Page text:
Thursday, May 31, 2007

A bit of a placeholder. But it fits.

Night has fallen, in this city of ours.

Not with a vengeance, but with a resolute sense of peace.
The people that I know have drawn themselves in from the glittering fields of colored lights, away from the bustling hustle of their daily toils, searching for a time where quiet is all they might know, hoping for closed eyes and cool air brushing gently across their skin like the hand of a special someone. Moving towards a place where they might lay their heads and prepare for the day to find itself again. Out there, they rest.

In here, I work.

I work on truly, truly, truly ridiculous things.
And I enjoy it. I enjoy it a lot, to a point.

But then again -- it’s troubling to another point. Because here I be, busy working on truly, truly, truly ridiculous things. So much so…that I lose the time to find fresh thoughts.

So here’s something for you. It’s not altogether fresh, it’s not altogether wonderful. It’s actually an addendum -- A bit of something that previously closed something else.
But hey. Something is something. Right?
Right you are!


It's an odd thing, this place right now. Still a hotbox, the air still thick with the scent of sweat turned sour with dread, and the rehabilitating guffaws of people taking off early with their conscience clear. It's too late for me. Still here, still waiting. Sisyphus is the World-engine -- and these are the rocks we push uphill.

Knowing all the while.
We talked about that, the lads and I. While we went about our busyness, a cohort had mentioned the frequency by which one of the day-fellows mentions my apparent fascination with Albert Camus. Now, seeing as I don't spend much, if any, time at all discussing that particular Algerian-French thinker in these emails (unless I'm poking fun at that particular day-fellow, but of course) this kind of rubbed me the wrong way. So I decided to throw caution to the wind, and think about this for a moment, think of something to say. So here you go: Sisyphus is the World-engine.

And by that, our lives our fueled.
Way of the World. Right?

Some background, then.
Sisyphus was a figure from Greek mythology who, after attempting to escape the Hades by way of deceiving Persephone (Queen of the Underworld), was dragged back to the pit and set up with the eternal punishment of pushing a rock up a hill. After which it would fall back down. So he would push it back up. And it would fall. So again, up. And then down. And up. And down. Up. Down. Up Down. UpDown. UPDOWN. updown. Updownupdownupdownupdown…and yeah. Et cetera, Eternity, Ad naseum. And so on.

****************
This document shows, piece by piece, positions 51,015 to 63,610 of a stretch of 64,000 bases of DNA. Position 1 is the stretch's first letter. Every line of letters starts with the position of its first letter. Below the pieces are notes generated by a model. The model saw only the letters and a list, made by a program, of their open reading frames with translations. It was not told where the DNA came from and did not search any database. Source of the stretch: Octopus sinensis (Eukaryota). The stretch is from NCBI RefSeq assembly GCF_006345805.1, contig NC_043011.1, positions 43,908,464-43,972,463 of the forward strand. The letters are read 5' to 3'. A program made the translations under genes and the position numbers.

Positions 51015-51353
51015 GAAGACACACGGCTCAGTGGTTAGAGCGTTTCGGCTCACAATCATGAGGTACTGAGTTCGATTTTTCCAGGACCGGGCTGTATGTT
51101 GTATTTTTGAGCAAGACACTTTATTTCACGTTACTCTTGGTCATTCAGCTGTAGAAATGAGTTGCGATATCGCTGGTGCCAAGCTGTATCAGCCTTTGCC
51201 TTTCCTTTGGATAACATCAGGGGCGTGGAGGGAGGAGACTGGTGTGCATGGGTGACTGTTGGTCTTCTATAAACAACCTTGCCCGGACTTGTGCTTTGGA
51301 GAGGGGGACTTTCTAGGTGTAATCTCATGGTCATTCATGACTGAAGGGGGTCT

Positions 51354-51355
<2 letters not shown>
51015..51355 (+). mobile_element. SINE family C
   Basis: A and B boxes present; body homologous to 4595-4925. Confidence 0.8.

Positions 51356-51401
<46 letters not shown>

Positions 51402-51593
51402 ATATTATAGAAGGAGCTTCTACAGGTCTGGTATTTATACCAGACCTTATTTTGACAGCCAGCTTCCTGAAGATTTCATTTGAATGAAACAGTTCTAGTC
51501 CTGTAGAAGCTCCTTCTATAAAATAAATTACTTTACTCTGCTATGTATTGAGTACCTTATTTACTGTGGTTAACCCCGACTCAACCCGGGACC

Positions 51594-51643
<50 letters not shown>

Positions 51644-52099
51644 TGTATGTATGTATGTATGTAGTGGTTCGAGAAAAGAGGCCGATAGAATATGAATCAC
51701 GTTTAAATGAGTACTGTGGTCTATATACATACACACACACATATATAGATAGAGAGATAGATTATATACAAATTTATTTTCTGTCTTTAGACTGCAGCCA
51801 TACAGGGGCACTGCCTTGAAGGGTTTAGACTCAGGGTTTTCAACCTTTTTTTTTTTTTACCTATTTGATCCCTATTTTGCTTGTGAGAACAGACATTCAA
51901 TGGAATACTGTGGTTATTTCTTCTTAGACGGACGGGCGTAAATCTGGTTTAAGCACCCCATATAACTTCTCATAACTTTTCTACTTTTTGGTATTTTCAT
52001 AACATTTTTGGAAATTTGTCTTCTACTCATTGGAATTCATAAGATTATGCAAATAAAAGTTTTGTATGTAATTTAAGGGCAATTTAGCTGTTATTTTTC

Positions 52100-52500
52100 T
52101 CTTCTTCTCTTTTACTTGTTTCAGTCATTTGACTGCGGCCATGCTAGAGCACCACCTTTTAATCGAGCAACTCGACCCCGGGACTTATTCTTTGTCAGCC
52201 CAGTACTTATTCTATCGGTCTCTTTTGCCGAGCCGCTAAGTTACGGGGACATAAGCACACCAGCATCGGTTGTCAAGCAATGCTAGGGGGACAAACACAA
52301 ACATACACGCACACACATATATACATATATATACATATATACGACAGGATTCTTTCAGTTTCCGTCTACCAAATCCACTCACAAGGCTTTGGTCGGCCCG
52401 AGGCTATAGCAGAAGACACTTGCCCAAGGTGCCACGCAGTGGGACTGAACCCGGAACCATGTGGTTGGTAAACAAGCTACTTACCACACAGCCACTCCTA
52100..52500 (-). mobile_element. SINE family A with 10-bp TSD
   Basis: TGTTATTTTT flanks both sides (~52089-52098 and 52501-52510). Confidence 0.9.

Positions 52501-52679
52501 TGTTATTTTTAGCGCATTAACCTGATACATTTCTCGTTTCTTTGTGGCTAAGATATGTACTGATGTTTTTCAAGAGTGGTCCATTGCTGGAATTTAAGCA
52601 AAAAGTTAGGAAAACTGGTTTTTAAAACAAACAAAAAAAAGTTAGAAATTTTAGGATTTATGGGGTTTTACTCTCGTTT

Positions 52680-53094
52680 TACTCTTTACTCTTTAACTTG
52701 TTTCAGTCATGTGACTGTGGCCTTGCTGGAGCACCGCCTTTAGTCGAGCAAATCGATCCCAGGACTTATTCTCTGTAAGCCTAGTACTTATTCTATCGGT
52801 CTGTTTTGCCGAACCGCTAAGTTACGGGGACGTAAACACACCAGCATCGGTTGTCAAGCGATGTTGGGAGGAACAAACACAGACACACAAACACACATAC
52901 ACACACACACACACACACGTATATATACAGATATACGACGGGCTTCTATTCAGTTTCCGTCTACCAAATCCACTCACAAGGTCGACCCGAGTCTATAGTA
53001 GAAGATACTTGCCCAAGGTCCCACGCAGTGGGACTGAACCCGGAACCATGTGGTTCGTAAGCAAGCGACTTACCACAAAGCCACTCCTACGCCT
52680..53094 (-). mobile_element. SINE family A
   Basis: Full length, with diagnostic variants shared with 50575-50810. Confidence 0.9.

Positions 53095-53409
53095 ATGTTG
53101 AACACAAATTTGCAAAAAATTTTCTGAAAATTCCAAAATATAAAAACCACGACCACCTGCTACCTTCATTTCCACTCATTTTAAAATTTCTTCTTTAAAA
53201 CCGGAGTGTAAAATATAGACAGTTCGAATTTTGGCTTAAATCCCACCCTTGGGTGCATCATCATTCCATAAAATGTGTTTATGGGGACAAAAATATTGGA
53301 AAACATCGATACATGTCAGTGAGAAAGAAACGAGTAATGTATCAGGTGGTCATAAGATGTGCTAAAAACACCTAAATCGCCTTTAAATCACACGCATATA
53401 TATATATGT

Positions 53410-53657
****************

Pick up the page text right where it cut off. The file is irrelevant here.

This was hell, this was purgatory, this was his punishment.
Et cetera, Eternity, Ad naseum. And so on.

There's this myth. And in about 1942, the Algerian-Frenchman (remember him?) published an extended essay which essentially came around to this singular point: That the lot of Sisyphus is only a torment if he perceives it as such.

There is a man. He has a rock. He pushes it uphill. And then he pushes it again.
So if this man were to look at this massive stone, and then down at the rough-hewn crags of his fingers, he might be able to simply and solemnly nod his head. To stand up as a man, and declare: "I am a pusher of rocks."

To accept his life.

And the walls came tumbling down.
Because if one takes their life in this manner -- still, without declaring their hopes and ambitions forfeit, without laying waste to their dreams -- they may see the day for what it is: another day. Via this acceptance, the absurd comes to light, and by way of that, all is well. So.


Look at the world. Look how it's built, upon a foundation of the push and pull between the forces of limitless Chaos & calculated Choice. And look at the people. The people who go out there, every single day, and do the things which keep us alive. At the people who pull the levers, who till the fields, who laugh away the day. Dirty hands flushed clean with mirth on summer evenings. Life being lived. Work being done. World turning over, time after time, day after day after day after day. The people of the world: "We are pushers of rocks." Even if they don't realize, even if they don't really say it aloud. And it is they, as well as we, who move the Earth.

We keep it going.
Something went down. It'll come back up again. The work will get done.
Sisyphus is the World-engine. And these are the rocks we push uphill.

Good times, my friends. Good times.

I’ve things to do, noble interweb, and less and less time to do them.
I hope you don’t get cross.


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